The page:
After touring through the Midway, we took a bus tour over to the peninsula of Coronado. A couple years earlier, my sister and her husband spent their honeymoon at the Hotel del Coronado. This famous hotel is located on the peninsula that’s connected to San Diego by the long, arching Coronado Island Bay Bridge.
The bus tour continued on through Old Town San Diego and around Presidio Park and then returned to the dock. I had been to San Diego 3 previous times: once just to pass through on the way to Tijuana, another time to watch a Chargers-Raiders game, and a third trip to catch a rock show at a small club on one of the beaches.
Passing under the Golden Gate Bridge, San Francisco.
This cruise trip made four trips down to San Diego for me and all four were totally different experiences. For a relatively small city it has a lot to offer due to its location, weather, culture, and well-kept environment.
I left my family in Kentucky in 2001 and moved to California with a college buddy of mine looking for fame and fortune. My parents had been out to visit me one time prior to the cruise but it was just a weekend visit and we spent most of our time in Orange County. This cruise gave all of us a chance to see different parts ofthe West Coast. Even after seven years of living in California I still had never been up to San Francisco, and the cruise afforded all of us a great opportunity to hit many of the Bay Area highlights in one jam-packed day.
I hit the front lido deck with my parents in the pre-dawn hours because that was when we were told we’d be cruising in underneath the iconic Gold Gate Bridge. The bridge itself crosses the entrance into the San Francisco Bay, linking San Francisco to Marin County. Our ship passed underneath the bridge around six that morning, just as the sun was beginning to crest. By the time we hit the docks (where Pier 39 was completely ensconced with lazy sea lions) the sun was shining brightly and had burned off most of the early morning fog.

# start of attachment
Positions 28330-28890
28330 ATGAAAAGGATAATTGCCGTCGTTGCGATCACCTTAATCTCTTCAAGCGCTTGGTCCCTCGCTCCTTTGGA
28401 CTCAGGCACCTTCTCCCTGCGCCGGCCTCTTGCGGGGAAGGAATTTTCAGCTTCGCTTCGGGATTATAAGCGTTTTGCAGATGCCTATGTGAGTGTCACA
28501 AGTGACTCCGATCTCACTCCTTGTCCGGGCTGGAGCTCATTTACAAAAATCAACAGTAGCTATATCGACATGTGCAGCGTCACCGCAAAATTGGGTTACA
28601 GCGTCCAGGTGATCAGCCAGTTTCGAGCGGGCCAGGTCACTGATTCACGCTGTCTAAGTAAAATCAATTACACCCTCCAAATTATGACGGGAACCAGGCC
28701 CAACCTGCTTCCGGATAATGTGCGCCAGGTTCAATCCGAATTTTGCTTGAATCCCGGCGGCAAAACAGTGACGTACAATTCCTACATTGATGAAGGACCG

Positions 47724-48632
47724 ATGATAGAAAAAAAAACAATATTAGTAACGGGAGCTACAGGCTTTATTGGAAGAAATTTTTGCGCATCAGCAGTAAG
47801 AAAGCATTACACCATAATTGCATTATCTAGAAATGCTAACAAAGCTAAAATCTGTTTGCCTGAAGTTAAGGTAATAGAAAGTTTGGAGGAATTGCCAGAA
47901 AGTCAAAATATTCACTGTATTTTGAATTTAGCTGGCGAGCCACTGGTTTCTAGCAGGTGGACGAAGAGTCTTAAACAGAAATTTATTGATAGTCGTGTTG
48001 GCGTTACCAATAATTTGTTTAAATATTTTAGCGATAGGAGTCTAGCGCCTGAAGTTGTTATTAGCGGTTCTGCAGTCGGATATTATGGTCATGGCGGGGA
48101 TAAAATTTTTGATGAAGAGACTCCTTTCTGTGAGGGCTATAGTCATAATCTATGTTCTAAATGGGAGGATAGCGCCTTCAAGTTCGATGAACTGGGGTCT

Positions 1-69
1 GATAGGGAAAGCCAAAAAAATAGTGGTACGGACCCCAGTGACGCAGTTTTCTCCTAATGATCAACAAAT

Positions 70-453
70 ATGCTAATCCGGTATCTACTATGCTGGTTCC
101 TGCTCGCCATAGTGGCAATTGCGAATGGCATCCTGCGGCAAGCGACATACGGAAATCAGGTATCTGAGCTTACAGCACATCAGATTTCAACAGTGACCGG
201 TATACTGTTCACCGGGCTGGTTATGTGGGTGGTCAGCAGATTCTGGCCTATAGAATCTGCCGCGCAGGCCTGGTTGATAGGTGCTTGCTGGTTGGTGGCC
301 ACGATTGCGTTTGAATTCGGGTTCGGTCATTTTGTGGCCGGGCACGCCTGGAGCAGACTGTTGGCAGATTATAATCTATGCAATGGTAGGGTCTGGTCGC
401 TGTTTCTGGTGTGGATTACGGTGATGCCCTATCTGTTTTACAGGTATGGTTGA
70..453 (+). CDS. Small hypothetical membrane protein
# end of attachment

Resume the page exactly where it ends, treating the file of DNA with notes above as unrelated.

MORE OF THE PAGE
The first trip we made that morning after disembarkation was a short boat ride out to Alcatraz Island. This famous prison paradise operated first as a lighthouse then a military prison during the Civil War then eventually became the more recognized Federal prison bastion used for 29 years until 1963. In 1969 it was occupied by a group of Americans Indians for neAlcatraz, the former prison near San Francisco Bay.arly two years as a form of protest to American government oppression, and soon after it was taken over by the National Park Service and turned into a tourist spot for spoiled tender-palms like me.
I took the self-guided tour through the prison along with my folks and had as much fun learning about the aborted and failed escape attempts from the prison as I did from watching my parents trying to absorb the cold and harsh sights surrounding them.
Cold and harsh, that is, until one goes outside the prison again. From the decks outside the guard posts one is greeted with the beautiful San Francisco Bay glistening in front of the immaculate skyline that makes up San Francisco proper one and a half miles in the distance.
This sight must have been torture for prisoners. Guards said that on most evenings while the prison was active, the sounds of music, traffic, and even gleeful laughing and chatter of the nighttime club-goers could be heard, if even faintly, wafting across the water and into the barracks of the prison.
The second half of our day in Frisco consisted of a bus trip through downtown, by the wharf, across the Golden Gate Bridge, and into ritzy yet relaxing Marin County (home of both San Quentin Prison and George Lucas’ Skywalker Ranch). The quaint little boating village we stopped in vaguely reminded me of some of the high-end beach towns along the Orange County coast such as Laguna Beach or Newport except with more green trees.
It also had many of the same type of independent candy stores, coffees shops, and small clothing stores that we found on Catalina. It’s a perfect place to drop into and visit for a few hours to shop, eat, and watch the boats. The views of the Golden Gate Bridge and the Bay are spectacular, and as usual, the San Francisco skyline never ceases to amaze.